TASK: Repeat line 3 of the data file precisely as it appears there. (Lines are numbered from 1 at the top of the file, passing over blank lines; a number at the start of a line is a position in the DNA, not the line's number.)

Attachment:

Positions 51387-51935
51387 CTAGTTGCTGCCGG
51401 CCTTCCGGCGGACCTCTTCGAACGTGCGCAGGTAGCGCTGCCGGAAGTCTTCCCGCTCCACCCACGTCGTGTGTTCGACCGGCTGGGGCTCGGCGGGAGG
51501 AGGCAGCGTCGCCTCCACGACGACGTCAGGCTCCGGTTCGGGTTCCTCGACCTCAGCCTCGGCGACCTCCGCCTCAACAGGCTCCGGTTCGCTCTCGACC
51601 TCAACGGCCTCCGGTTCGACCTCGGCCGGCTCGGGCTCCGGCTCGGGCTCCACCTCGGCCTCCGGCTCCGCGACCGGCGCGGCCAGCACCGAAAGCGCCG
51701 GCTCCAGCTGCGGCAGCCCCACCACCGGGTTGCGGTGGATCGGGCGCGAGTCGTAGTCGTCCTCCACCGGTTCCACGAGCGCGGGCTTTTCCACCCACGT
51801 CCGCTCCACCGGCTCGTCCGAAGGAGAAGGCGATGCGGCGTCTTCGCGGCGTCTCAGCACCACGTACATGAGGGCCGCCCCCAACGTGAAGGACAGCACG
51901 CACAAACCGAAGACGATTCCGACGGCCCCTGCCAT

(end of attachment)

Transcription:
51401 CCTTCCGGCGGACCTCTTCGAACGTGCGCAGGTAGCGCTGCCGGAAGTCTTCCCGCTCCACCCACGTCGTGTGTTCGACCGGCTGGGGCTCGGCGGGAGG